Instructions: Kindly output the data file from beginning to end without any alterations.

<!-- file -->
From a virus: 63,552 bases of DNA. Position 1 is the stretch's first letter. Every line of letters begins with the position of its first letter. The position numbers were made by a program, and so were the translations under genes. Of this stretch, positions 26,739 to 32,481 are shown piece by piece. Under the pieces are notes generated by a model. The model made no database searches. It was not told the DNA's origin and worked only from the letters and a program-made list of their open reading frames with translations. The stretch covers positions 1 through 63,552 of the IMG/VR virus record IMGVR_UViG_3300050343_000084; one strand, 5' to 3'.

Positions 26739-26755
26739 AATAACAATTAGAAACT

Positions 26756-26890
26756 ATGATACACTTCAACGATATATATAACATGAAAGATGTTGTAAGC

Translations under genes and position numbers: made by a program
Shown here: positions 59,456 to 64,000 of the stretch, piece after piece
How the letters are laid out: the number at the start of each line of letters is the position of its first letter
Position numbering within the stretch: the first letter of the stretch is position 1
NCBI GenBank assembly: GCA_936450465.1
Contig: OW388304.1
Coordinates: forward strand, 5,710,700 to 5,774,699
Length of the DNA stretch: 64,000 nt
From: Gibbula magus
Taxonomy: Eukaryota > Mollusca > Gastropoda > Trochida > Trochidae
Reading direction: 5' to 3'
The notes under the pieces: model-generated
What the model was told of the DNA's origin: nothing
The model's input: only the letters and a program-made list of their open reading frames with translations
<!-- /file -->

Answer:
From a virus: 63,552 bases of DNA. Position 1 is the stretch's first letter. Every line of letters begins with the position of its first letter. The position numbers were made by a program, and so were the translations under genes. Of this stretch, positions 26,739 to 32,481 are shown piece by piece. Under the pieces are notes generated by a model. The model made no database searches. It was not told the DNA's origin and worked only from the letters and a program-made list of their open reading frames with translations. The stretch covers positions 1 through 63,552 of the IMG/VR virus record IMGVR_UViG_3300050343_000084; one strand, 5' to 3'.

Positions 26739-26755
26739 AATAACAATTAGAAACT

Positions 26756-26890
26756 ATGATACACTTCAACGATATATATAACATGAAAGATGTTGTAAGC

Translations under genes and position numbers: made by a program
Shown here: positions 59,456 to 64,000 of the stretch, piece after piece
How the letters are laid out: the number at the start of each line of letters is the position of its first letter
Position numbering within the stretch: the first letter of the stretch is position 1
NCBI GenBank assembly: GCA_936450465.1
Contig: OW388304.1
Coordinates: forward strand, 5,710,700 to 5,774,699
Length of the DNA stretch: 64,000 nt
From: Gibbula magus
Taxonomy: Eukaryota > Mollusca > Gastropoda > Trochida > Trochidae
Reading direction: 5' to 3'
The notes under the pieces: model-generated
What the model was told of the DNA's origin: nothing
The model's input: only the letters and a program-made list of their open reading frames with translations